Mat Annal of Nitrome: FGS 5 Advisory Board Interview Series

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FGS 5 Advisory Board Interview Series, Take 4

Welcome to the fourth edition of the FGS 5 Advisory Board Interview Series! This is your chance to get to know the folks who will determine the content of FGS 5, getting their thoughts on both the conference and the games industry in general.

This time around I chatted with Mat Annal, managing director and owner of Nitrome. Nitrome has consistently churned out hit games for years, such as Final Ninja Zero, Twin Shot, and Steamlands (to name a few). This is the second time Mat has served on the FGS Advisory Board.

For more information on FGS 5, including passes, speaking submissions, or Mochis Award Show information please visit the conference website.

Interview with Mat Annal

Introduce yourself- who are you, how big is your team, and how do you participate in the Flash games industry?

Hi, I’m Mat Annal, Managing Director and owner of Nitrome.

We started out just as a team of two but have grown now to a team of 12 full-time employees plus a few extra people that either work freelance or part time for us. We have made over 100 flash games to date, many of which have won awards. The games are all developed in-house under our own brand, and we fund them primarily through advertising on our own site nitrome.com as well as within the games themselves when we distribute them around the internet or sell licenses to other sites that want to host them.

What did you do before?

Before Nitrome I worked making Flash games and Flash microsites for various well-known brands at design agencies.

How did you first get into the Flash games industry? Tell us about your path.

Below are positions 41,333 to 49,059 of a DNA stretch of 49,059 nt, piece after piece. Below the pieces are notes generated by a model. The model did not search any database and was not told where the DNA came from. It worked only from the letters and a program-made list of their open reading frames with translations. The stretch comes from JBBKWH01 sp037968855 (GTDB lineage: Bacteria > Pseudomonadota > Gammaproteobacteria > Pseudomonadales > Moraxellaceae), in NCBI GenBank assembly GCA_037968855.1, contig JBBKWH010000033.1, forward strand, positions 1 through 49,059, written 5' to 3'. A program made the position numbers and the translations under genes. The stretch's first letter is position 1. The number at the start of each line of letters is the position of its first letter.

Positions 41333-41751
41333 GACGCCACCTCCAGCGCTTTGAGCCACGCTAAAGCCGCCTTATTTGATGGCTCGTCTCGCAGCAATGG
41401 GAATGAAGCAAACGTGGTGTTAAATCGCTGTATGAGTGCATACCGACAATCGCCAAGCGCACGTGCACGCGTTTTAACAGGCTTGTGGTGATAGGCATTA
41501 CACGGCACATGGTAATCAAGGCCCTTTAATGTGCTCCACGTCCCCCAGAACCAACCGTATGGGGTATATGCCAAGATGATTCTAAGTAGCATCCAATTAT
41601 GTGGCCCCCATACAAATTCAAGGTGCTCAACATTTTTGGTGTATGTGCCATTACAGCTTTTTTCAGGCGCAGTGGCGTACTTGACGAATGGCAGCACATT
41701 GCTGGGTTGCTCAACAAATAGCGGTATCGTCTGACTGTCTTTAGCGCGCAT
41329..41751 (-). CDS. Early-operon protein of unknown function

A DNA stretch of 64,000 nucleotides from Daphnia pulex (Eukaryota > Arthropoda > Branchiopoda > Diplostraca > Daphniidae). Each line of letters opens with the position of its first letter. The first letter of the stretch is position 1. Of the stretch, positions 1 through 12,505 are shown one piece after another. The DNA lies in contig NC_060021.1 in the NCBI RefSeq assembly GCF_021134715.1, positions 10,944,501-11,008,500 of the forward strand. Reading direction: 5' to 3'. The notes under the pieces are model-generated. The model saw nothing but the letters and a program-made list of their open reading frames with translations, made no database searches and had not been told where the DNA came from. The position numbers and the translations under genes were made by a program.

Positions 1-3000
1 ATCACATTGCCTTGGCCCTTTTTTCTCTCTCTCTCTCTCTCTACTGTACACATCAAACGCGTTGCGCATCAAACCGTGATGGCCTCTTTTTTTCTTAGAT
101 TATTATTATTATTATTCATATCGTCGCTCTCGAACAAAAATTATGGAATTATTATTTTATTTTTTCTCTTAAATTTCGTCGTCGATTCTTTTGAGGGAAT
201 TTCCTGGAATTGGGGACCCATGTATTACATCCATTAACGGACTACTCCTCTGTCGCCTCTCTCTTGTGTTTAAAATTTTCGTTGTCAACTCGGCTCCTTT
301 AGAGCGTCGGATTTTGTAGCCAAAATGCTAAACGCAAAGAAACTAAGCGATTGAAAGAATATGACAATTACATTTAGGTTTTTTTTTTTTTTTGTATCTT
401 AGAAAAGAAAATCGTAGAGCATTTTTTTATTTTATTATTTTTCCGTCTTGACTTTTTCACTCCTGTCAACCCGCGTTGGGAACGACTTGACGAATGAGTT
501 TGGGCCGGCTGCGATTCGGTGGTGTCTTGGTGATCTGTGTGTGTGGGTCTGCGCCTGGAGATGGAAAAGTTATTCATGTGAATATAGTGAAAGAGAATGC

When I was at University I studied Graphic design, and within that course I was particularly taken with the interactive and web modules. I think I always wanted to make games and so was drawn to anything that was more in line with that. A few jobs down the line, I was actually making games within the web space and at the time the only format to realistically use for that was Flash. This of course was all for clients, whom have a tendency to control your games to the point of them lacking the key creative elements I wanted to be able to introduce.

I started Nitrome out of frustration with this situation and produced our first game “Hot Air” as a reaction to my lack of freedom up until that point. It was the real throw-back to the types of games I grew up with and (not a lot of people realise this ) but this was actually the first time I had ever used pixel artwork in a game. This is something we are now well-known for, but at the time it was really a need to do something very different from the vector heavy games I had been making. I had no idea that would be the start of what Nitrome has now become, and I feel very thankful that things worked out the way they did.

What has been your proudest moment since joining the Flash gaming community?

I think my proudest moment was when I got an office in London and took on my first staff. It was then a proper company to me and a very exciting point in my career where anything seemed suddently possible.

Describe the climate as a game developer today in terms of technology and monetization opportunity. How does it compare to being a game developer 2-3 years ago?

2-3 years ago things were a lot easier in the Flash space. It was a lot easier to grow your site traffic and advertisers were generally paying more for ad space than they do today, and both of these are key aspects to funding games in the space.

What is it that you love the MOST about the Flash games industry?